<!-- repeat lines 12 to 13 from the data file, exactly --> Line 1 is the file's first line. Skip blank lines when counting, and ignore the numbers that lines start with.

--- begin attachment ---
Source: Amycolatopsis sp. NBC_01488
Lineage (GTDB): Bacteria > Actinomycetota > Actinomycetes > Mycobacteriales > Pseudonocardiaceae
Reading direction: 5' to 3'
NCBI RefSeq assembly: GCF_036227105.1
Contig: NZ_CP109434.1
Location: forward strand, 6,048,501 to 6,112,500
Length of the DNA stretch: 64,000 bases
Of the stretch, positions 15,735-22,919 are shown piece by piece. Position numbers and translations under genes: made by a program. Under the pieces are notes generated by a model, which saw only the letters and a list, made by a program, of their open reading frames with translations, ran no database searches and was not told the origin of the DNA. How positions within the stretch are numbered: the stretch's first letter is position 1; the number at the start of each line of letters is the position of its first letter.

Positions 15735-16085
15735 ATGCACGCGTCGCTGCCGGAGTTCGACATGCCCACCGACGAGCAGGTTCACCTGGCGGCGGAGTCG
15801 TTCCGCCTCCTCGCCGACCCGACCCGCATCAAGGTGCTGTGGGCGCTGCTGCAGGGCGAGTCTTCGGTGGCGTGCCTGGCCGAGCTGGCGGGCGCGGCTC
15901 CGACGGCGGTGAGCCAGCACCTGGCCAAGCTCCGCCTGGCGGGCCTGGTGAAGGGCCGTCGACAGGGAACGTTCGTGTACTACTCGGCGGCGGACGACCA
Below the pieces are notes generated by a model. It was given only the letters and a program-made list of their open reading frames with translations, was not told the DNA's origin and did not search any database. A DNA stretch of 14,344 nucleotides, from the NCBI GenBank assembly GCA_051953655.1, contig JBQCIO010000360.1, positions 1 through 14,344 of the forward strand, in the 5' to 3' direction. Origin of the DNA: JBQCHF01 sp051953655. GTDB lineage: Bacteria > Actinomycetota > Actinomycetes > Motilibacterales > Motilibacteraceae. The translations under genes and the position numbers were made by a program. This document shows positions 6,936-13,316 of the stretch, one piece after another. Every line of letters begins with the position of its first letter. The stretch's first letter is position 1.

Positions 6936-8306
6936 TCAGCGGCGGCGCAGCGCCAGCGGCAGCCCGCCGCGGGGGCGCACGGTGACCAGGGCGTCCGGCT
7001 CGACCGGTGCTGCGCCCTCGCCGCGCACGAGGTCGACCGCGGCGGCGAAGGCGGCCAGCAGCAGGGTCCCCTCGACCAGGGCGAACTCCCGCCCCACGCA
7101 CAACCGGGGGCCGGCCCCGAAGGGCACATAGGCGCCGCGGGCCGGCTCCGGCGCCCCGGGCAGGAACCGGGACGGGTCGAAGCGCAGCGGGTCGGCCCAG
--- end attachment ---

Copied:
15901 CGACGGCGGTGAGCCAGCACCTGGCCAAGCTCCGCCTGGCGGGCCTGGTGAAGGGCCGTCGACAGGGAACGTTCGTGTACTACTCGGCGGCGGACGACCA
Below the pieces are notes generated by a model. It was given only the letters and a program-made list of their open reading frames with translations, was not told the DNA's origin and did not search any database. A DNA stretch of 14,344 nucleotides, from the NCBI GenBank assembly GCA_051953655.1, contig JBQCIO010000360.1, positions 1 through 14,344 of the forward strand, in the 5' to 3' direction. Origin of the DNA: JBQCHF01 sp051953655. GTDB lineage: Bacteria > Actinomycetota > Actinomycetes > Motilibacterales > Motilibacteraceae. The translations under genes and the position numbers were made by a program. This document shows positions 6,936-13,316 of the stretch, one piece after another. Every line of letters begins with the position of its first letter. The stretch's first letter is position 1.